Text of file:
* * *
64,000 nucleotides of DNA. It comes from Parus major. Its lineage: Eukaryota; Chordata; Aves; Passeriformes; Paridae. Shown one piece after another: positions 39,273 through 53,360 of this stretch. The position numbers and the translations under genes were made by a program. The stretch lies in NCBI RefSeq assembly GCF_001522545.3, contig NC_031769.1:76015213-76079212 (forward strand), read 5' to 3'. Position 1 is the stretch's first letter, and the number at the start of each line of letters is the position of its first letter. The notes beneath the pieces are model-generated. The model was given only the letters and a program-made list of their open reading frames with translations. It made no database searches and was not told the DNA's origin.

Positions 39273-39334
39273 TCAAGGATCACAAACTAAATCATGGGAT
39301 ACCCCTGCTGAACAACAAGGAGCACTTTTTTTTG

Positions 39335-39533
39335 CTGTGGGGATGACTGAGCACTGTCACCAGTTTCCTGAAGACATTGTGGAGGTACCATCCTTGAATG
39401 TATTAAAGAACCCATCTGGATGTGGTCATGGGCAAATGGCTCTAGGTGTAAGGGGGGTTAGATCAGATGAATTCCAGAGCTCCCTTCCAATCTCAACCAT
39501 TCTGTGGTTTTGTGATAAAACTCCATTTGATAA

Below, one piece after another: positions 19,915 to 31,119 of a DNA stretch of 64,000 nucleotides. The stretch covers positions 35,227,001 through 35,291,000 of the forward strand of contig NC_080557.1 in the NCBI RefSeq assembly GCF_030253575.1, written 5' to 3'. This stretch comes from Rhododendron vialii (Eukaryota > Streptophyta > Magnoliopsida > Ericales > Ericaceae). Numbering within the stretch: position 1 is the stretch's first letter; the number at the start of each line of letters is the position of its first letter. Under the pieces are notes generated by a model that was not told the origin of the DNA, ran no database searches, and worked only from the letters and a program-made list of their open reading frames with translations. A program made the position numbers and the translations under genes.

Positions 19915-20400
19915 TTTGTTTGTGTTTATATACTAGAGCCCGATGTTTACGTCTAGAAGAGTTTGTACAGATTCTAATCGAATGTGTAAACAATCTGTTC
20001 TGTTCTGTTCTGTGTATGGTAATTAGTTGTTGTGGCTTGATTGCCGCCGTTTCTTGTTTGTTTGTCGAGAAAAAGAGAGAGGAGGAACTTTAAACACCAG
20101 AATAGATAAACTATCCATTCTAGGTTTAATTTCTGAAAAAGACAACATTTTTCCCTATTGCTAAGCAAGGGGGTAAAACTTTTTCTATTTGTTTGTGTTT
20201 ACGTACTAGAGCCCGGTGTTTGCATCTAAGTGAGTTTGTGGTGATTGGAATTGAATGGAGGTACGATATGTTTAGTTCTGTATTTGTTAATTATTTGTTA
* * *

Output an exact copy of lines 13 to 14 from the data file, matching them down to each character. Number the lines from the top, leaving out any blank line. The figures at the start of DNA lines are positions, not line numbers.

20101 AATAGATAAACTATCCATTCTAGGTTTAATTTCTGAAAAAGACAACATTTTTCCCTATTGCTAAGCAAGGGGGTAAAACTTTTTCTATTTGTTTGTGTTT
20201 ACGTACTAGAGCCCGGTGTTTGCATCTAAGTGAGTTTGTGGTGATTGGAATTGAATGGAGGTACGATATGTTTAGTTCTGTATTTGTTAATTATTTGTTA